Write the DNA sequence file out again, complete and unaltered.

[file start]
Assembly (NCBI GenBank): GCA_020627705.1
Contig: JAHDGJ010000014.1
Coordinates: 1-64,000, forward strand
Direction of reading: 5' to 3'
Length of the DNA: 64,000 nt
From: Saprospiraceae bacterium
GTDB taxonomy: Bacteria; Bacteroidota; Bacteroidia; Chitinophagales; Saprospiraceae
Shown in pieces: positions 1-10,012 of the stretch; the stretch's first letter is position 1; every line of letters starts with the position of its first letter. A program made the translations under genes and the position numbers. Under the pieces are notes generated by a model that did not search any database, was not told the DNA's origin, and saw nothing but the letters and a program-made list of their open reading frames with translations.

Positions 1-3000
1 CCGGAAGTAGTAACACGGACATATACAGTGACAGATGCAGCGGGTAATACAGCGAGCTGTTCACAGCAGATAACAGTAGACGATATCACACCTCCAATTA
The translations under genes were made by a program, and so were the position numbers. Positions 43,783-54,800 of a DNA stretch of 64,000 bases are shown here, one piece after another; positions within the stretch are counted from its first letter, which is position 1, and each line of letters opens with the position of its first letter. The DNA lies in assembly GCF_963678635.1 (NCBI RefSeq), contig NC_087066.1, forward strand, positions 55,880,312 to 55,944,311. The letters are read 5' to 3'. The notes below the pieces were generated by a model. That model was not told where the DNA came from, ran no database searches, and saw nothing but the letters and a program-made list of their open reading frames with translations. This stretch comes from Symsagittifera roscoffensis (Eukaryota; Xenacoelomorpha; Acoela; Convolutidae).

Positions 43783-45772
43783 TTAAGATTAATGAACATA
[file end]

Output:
Assembly (NCBI GenBank): GCA_020627705.1
Contig: JAHDGJ010000014.1
Coordinates: 1-64,000, forward strand
Direction of reading: 5' to 3'
Length of the DNA: 64,000 nt
From: Saprospiraceae bacterium
GTDB taxonomy: Bacteria; Bacteroidota; Bacteroidia; Chitinophagales; Saprospiraceae
Shown in pieces: positions 1-10,012 of the stretch; the stretch's first letter is position 1; every line of letters starts with the position of its first letter. A program made the translations under genes and the position numbers. Under the pieces are notes generated by a model that did not search any database, was not told the DNA's origin, and saw nothing but the letters and a program-made list of their open reading frames with translations.

Positions 1-3000
1 CCGGAAGTAGTAACACGGACATATACAGTGACAGATGCAGCGGGTAATACAGCGAGCTGTTCACAGCAGATAACAGTAGACGATATCACACCTCCAATTA
The translations under genes were made by a program, and so were the position numbers. Positions 43,783-54,800 of a DNA stretch of 64,000 bases are shown here, one piece after another; positions within the stretch are counted from its first letter, which is position 1, and each line of letters opens with the position of its first letter. The DNA lies in assembly GCF_963678635.1 (NCBI RefSeq), contig NC_087066.1, forward strand, positions 55,880,312 to 55,944,311. The letters are read 5' to 3'. The notes below the pieces were generated by a model. That model was not told where the DNA came from, ran no database searches, and saw nothing but the letters and a program-made list of their open reading frames with translations. This stretch comes from Symsagittifera roscoffensis (Eukaryota; Xenacoelomorpha; Acoela; Convolutidae).

Positions 43783-45772
43783 TTAAGATTAATGAACATA